tainer in the Severin drug store
Blast from the Past | From the archives of the Pioneer Review
continued on 14
Legal Notices
August 22, 2013 • Pioneer Review 12
There will be insufficient funds in the budget allowances in the 201 Highway
Road & Bridge Fund in the 2013 budget. It is hereby proposed that the follow-
ing Supplemental Budget be adopted for the 2013 year.
201 - 311- 422.20 DOT/CO SWAP Expenses
Transfer from 201-0-274.95 Fund Balance Restricted DOT/CO SWAP Funds
into the above expense.
Notice is hereby given that the Board of Commissioners of Haakon County,
South Dakota will hold a public hearing on the above proposed supplemental
budgets for the year 2013 at 1:15 p.m. on Tuesday, September 3, 2013, at which
time any person interested may appear and be heard in favor or opposed the
proposed budget.
Stephen Clements, Chairman
Patricia G. Freeman
Haakon County Auditor
[Published August 15 & 22, 2013, at the total approximate cost of $205.20]
Pioneer Review is a legal newspaper for the City of Philip, Haakon County, Haakon School Dist. 27-1, Town of Midland, West River Rural Water Development District.
Proceedings of
Haakon County
Special Session
August 13, 2013
The Haakon County Board of Commis-
sioners met at 10:08 AM on Tuesday, Au-
gust 13, 2013. A quorum was established
with Chairman Stephen Clements, Vice
Chairman Tom Radway, Members
Nicholas Konst and Edward Briggs in at-
tendance. Commissioner Gary Snook
could not attend. Auditor Pat Freeman,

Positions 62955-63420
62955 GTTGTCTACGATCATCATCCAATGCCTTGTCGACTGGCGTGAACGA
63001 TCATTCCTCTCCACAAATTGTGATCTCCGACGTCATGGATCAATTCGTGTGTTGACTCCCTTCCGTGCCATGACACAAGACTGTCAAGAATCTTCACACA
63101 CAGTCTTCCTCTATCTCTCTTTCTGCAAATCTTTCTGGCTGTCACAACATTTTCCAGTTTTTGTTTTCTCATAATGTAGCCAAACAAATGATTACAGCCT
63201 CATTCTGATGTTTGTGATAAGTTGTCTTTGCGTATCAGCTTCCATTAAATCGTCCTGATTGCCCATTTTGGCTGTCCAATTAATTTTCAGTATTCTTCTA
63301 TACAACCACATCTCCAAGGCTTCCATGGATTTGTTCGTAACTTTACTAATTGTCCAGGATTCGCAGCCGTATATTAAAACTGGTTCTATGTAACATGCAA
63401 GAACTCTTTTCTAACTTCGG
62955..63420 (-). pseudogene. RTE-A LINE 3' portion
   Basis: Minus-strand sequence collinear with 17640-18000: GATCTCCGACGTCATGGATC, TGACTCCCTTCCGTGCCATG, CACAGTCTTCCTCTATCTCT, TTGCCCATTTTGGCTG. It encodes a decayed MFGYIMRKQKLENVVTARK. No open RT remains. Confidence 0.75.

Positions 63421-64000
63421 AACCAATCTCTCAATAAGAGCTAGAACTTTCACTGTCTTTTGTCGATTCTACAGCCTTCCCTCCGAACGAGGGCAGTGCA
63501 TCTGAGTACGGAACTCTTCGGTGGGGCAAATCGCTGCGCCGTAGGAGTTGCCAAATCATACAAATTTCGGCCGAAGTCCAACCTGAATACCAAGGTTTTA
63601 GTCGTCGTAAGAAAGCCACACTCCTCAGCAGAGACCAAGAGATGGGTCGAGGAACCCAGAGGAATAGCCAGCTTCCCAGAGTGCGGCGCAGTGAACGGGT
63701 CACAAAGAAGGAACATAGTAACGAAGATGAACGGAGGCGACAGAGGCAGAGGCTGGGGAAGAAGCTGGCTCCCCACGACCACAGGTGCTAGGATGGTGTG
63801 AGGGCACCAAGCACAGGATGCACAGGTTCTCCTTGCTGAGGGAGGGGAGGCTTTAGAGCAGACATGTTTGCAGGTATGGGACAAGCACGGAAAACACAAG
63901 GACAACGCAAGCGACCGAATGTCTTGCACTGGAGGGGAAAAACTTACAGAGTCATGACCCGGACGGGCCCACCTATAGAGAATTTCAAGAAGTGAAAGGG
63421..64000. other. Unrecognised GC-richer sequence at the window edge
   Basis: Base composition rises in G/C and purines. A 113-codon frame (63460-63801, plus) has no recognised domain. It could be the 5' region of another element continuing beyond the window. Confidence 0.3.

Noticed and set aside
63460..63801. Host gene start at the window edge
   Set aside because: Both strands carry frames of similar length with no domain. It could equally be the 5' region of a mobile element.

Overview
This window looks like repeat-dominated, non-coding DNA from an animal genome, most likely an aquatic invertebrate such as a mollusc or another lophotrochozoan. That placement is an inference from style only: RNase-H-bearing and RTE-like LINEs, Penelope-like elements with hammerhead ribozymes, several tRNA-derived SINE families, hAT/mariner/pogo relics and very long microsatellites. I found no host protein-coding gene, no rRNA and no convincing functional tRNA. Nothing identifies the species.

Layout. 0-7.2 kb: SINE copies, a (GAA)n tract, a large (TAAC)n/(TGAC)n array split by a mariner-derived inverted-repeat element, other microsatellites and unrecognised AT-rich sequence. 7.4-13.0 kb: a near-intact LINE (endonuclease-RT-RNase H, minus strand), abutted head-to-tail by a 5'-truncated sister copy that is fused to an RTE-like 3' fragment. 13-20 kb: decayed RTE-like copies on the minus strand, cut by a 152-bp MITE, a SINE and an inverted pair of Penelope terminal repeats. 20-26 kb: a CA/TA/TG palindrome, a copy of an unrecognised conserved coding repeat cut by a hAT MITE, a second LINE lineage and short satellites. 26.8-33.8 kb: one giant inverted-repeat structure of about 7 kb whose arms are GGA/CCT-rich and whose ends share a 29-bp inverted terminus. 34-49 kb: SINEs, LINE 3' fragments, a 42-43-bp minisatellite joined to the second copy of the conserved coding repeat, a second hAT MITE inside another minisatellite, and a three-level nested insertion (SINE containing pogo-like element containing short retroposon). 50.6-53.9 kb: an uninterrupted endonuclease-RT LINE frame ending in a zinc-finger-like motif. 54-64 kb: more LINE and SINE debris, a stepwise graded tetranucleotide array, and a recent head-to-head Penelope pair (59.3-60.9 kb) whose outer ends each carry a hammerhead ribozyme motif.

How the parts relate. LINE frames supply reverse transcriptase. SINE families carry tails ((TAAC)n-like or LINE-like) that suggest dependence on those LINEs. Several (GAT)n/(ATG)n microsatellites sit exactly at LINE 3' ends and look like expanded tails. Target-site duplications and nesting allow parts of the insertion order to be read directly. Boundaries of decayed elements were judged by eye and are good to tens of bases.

Deputy Auditor Carla Smith, Highway Su-
perintendent Kenny Neville, Highway Ad-
ministrative Secretary Val Williams,
Treasurer Patti Rhodes and Pioneer Re-
view Representative Nancy Haigh were
also present.
The first order of business was to hear
the CHN/WIC quarterly report but CHN
Heidi Burns was out of the office. Her sec-
ond (April, May, June) quarterly report will
be rescheduled for the Tuesday, Septem-
ber 3, 2013, Regular Meeting.
A motion was made by Commissioner
Briggs to approve travel for Librarian
Annie Brunskill to attend the South
Dakota Library Association/Mountain
Plains Library Association/North Dakota
Association Conference in Sioux Falls,
SD, on September 25-27, 2013. The mo-
tion was seconded by Vice Chairman
Radway with all in agreement.
There was discussion on the Highway
Road Trade Agreement between Stanley
and Haakon. Stanley County had re-
ceived a copy of this agreement. Super-
intendent Neville presented it to the
commission for review. It would be pre-
sented to the Stanley County Commis-
sion at their monthly meeting. It will be
presented at the September 3, 2013,
meeting for official approval. This “Road
Trade Agreement” would authorize the
two counties to trade road maintenance,
blade work and snow removal mainte-
nance on some sections of county roads.
The trade would financially benefit both
Haakon and Stanley Counties by saving
travel time to these sections. Each county